Does mindless entertainment accomplish any of these things? Does it take us to some place better? How could it if it is mindless? God didn’t make us mindless, and for us to live in a mindless way even for a few hours, seems to me to be a downgrade of circumstances, not an upgrade.

One last thought — what might be mindless for one person, may not be mindless for another. Take sports for example. I remember when I first learned that the linemen in football actually had a plan, that they were assigned differing blocking schemes based on the play that was called. Suddenly running backs plowing straight into a pile of hulking bodies didn’t see silly. The whole game took on greater purpose. Someone else can watch the same game I watch, however, and see nothing but men running around in a way that seems disorganized and unproductive. An entire game of this would seem mindless to such a person.

I have to think the reverse is also true — things others find challenging for whatever reason might indeed be mindless to me (like tinkering with the engine of a car! or watching golf! or NASCAR!! 😉 )

What I’m questioning, I guess, is entertainment that a person declares to be mindless, then engages in fully, for hours. How does that fit in with, “Whatever you do in word or deed, do all in the name of the Lord Jesus, giving thanks through Him to God the Father”?

Published in: on November 21, 2011 at 6:28 pm  Comments (1)  
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What’s Important?


It’s easy to get inundated with activity. Maybe it’s a part of the Western culture or maybe it’s always been this way, but it seems as if there is always more to do than time to do it.

I felt that way when I was a teacher. If nothing else, there were always papers to grade, and I got used to carry a satchel and a red pen whenever I thought I might have a few “spare” moments … because there really weren’t any such things.

As a writer, little has changed. I still have laundry and dishes and the other household tasks, but the structured teaching day has been replaced by a less structured potpourri of activity: answering email, contacting PR representatives about blog tours, editing a chapter in my latest novel, responding to contacts on Facebook, working on the new editing project, writing a blog post, researching agents, hammering out another draft of a query letter, and on and on. Now I carry a blog tour book with me for those “spare” moments.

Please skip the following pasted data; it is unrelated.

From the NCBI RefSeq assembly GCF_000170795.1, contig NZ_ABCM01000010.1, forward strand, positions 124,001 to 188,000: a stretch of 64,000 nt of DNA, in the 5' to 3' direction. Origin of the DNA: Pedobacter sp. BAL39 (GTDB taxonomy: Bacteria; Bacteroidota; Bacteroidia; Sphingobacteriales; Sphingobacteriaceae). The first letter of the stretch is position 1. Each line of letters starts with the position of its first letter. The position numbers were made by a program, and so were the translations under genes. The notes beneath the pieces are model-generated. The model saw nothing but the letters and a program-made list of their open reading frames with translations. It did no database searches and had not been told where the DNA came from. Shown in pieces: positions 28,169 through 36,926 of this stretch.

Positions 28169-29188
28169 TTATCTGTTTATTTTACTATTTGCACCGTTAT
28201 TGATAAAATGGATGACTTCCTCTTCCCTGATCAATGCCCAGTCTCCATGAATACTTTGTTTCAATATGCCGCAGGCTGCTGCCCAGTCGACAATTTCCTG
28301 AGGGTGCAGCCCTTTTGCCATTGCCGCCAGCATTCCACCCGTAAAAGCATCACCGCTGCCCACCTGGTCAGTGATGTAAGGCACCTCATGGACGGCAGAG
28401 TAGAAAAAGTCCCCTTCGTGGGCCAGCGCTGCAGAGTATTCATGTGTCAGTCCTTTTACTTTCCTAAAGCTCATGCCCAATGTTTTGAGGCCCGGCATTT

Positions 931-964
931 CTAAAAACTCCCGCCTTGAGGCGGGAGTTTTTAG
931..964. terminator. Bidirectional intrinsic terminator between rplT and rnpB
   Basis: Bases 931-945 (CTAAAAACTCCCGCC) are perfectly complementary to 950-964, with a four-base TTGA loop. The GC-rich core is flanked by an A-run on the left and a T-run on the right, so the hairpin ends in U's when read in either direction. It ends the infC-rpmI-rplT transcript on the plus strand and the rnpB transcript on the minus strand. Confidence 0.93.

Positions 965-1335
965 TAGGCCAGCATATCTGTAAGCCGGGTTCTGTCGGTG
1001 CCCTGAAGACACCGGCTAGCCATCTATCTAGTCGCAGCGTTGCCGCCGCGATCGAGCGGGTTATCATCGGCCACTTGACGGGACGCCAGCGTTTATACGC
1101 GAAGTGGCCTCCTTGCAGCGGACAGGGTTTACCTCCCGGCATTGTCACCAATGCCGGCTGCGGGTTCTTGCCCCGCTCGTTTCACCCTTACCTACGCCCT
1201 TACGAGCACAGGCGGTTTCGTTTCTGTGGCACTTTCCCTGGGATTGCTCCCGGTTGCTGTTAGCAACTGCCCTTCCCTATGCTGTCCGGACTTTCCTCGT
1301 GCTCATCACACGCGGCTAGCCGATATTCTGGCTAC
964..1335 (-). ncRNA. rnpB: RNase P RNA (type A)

The day never ends with me crossing off the last item on my to do list. The best I seem to be able to manage is to tackle a few “must do” assignments. The problem is, what do I place in that “must do” category?

Some of these tasks are ones I don’t enjoy, others are why I wanted to be a writer. My first choice, quite obviously, would be to put the fun ones (actually writing) first. The problem with that approach is that I’d never get to the unpleasant but necessary ones.

I know some people who reverse the process — get the unpleasant out of the way first. The problem here is, those are recurrent, and it’s quite possible to never get to the fun ones. I can do all the work to build a platform and network with people in the writing business and promote my genre of choice (fantasy, in case anyone visiting might be unclear about that 😉 ) — and never write.

So today I took a little time to catch up on some of the blogs I try to follow (love Google Reader), and came across a post by PR pro Rebeca Seitz, she of last year’s Mount Hermon Christian Writer’s Conference seminars (funny co-incidence that we have the same blog template, don’t you think?)

In Rebeca’s post, she put work into perspective — the privilege of connecting. After all, I write to connect, just as I once taught to connect or coached to connect. The great thing about writing is that I’m able to determine how meaningful that connection will be.

For me it has to start with prayer. First I must connect with God, then allow Him to show me how to proceed from there.

In His economy, though, nothing is wasted. No thirty-second chat on Facebook, no hour-long agent search. Not even throwing in a load of laundry.

The problem isn’t really in deciding what is most important or most necessary. It’s in perspective — viewing the work God gives me as something I can do for His glory. No matter how mundane or separated from “the fun stuff.”

And by the way, if you’re wondering, for me blogging is part of the fun stuff! 😀

Published in: on January 18, 2011 at 6:58 pm  Comments (2)